Introduction

When the autogiro first appeared in the U.S., the News Media called it a "windmill plane." Although it did resemble a windmill the principle by which it flew is just the opposite of the reason that a windmill rotates. The blades or vanes of a windmill are PUSHED around by the air that passes through. In other words they follow the air. The blades of the autogiro rotor turn INTO the air. A delicate balance of the forces of lift and drag produce a force that PULLS the blade forward. The phenomenon is called AUTOROTATION. The engine of the Autogiro was not connected to the rotor in flight. It only pulled the craft through the air for takeoff and climb.

The inventor of the autogiro was Juan de la Cierva who did most of his development work in Spain. His first successful flight was made at Getafe Airdome in Spain, January 9, 1923. The word autogiro was coined by Cierva. It was initially a proprietary word and trademark. Random House dictionary showed autogiro spelled with a capital "A" to be given to craft built by Cierva or his followers. When spelled without the capital it referred to craft which flew with unpowered rotors.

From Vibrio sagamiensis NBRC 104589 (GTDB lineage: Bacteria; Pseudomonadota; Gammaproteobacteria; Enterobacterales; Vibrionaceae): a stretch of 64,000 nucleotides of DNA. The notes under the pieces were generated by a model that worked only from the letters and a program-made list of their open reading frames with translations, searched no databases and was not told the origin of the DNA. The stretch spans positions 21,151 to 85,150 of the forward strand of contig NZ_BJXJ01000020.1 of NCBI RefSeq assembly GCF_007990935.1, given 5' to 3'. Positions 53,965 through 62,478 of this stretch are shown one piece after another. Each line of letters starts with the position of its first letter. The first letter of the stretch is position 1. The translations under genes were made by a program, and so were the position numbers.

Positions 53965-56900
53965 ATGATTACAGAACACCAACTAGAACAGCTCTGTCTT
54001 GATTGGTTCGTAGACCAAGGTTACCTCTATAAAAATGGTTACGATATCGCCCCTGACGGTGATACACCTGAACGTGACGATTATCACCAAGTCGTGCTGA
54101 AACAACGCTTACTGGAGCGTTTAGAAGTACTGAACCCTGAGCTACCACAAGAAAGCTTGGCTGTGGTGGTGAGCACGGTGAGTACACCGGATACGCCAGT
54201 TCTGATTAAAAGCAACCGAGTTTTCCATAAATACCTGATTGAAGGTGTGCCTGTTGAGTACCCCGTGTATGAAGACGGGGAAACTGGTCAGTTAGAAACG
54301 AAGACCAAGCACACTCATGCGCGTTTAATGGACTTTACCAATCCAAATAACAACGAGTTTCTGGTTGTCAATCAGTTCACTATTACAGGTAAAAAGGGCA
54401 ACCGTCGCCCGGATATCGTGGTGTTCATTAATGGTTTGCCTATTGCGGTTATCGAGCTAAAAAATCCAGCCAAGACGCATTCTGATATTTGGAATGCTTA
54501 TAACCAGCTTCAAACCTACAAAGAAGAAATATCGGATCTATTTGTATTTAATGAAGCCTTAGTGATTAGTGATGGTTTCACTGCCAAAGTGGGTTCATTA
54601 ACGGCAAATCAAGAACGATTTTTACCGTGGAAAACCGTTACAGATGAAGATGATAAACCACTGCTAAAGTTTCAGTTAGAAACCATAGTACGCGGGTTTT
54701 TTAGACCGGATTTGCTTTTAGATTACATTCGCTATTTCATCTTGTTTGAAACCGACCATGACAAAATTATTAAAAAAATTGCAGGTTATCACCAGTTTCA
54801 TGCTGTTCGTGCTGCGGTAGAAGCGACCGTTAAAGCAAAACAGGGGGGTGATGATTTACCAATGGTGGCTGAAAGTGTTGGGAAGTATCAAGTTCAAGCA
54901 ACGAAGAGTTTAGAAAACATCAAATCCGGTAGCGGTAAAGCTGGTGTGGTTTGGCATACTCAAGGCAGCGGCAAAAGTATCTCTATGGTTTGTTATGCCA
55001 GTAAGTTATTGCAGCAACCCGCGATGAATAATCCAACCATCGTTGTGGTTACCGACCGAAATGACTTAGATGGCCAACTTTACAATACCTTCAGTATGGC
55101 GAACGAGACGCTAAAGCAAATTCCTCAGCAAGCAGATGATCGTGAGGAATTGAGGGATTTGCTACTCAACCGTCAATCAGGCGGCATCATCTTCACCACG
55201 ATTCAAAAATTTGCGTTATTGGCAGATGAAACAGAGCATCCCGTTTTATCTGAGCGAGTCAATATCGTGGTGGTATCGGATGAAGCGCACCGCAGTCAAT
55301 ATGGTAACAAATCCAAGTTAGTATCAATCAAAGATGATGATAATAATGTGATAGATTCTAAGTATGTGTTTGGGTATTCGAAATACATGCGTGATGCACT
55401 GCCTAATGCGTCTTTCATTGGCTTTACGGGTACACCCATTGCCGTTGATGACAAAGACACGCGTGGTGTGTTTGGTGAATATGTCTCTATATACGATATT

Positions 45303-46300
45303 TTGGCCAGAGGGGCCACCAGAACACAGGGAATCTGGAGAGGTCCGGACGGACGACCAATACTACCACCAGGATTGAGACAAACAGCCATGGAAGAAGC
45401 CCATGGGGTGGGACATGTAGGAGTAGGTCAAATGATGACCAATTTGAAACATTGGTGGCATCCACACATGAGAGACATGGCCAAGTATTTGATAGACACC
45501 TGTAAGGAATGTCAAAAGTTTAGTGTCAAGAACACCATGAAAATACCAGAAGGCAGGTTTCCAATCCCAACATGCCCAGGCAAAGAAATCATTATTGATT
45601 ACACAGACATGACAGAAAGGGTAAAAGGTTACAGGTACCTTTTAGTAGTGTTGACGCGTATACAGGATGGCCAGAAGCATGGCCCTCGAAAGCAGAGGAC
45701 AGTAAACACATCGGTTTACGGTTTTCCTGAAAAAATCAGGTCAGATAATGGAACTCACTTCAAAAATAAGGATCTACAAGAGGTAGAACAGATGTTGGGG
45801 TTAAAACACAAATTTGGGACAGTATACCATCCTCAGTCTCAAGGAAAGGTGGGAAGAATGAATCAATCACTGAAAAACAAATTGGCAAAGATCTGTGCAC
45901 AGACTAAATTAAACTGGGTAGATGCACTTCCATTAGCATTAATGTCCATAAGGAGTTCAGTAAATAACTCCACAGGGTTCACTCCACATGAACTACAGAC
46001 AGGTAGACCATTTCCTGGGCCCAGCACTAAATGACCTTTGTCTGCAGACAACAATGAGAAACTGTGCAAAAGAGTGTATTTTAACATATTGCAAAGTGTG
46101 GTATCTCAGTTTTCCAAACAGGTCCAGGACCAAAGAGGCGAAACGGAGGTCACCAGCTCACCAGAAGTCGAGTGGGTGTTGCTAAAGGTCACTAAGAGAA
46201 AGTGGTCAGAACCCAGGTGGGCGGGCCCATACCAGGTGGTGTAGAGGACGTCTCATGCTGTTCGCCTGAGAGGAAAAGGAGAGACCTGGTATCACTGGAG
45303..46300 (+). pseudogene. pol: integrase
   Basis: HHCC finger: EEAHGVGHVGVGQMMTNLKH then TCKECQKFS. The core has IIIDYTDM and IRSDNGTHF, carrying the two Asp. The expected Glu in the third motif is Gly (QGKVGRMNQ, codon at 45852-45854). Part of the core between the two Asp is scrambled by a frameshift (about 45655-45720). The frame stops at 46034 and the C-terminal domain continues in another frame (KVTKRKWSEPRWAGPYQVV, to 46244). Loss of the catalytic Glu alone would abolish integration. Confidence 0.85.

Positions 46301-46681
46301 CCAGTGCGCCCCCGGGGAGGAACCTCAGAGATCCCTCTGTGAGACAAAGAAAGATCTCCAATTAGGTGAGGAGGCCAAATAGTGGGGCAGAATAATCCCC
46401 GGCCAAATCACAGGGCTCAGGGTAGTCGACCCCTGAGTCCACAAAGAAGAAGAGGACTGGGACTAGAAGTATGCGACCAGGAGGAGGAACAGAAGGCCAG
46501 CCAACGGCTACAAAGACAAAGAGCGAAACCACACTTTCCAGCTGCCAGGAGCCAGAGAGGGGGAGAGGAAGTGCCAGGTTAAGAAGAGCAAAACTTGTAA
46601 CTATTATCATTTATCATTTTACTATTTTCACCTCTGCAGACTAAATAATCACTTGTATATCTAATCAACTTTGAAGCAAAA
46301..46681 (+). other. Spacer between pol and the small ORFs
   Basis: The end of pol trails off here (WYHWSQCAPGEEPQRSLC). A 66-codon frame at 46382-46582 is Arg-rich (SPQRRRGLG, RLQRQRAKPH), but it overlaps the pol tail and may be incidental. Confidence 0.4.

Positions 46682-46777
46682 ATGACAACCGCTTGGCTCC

During the course of his work he licensed most of the prominent aircraft manufacturers in Europe to build autogiros under his patents. Harold Pitcairn, builder of the famous Pitcairn Mailwing, obtained a license to build and develop the autogiro in the United States and to sublicense other manufacturers. This is the point at which this story begins.

First flight of the Cierva Autogiro at Getaffe Airport in Madrid Spain, Gomez Spencer, Pilot, January 9, 1923.

(Cierna Photo)

First flight of the Cierva Autogiro at Getaffe Airport in Madrid Spain, Gomez Spencer, Pilot, January 9, 1923.

(Cierna Photo)

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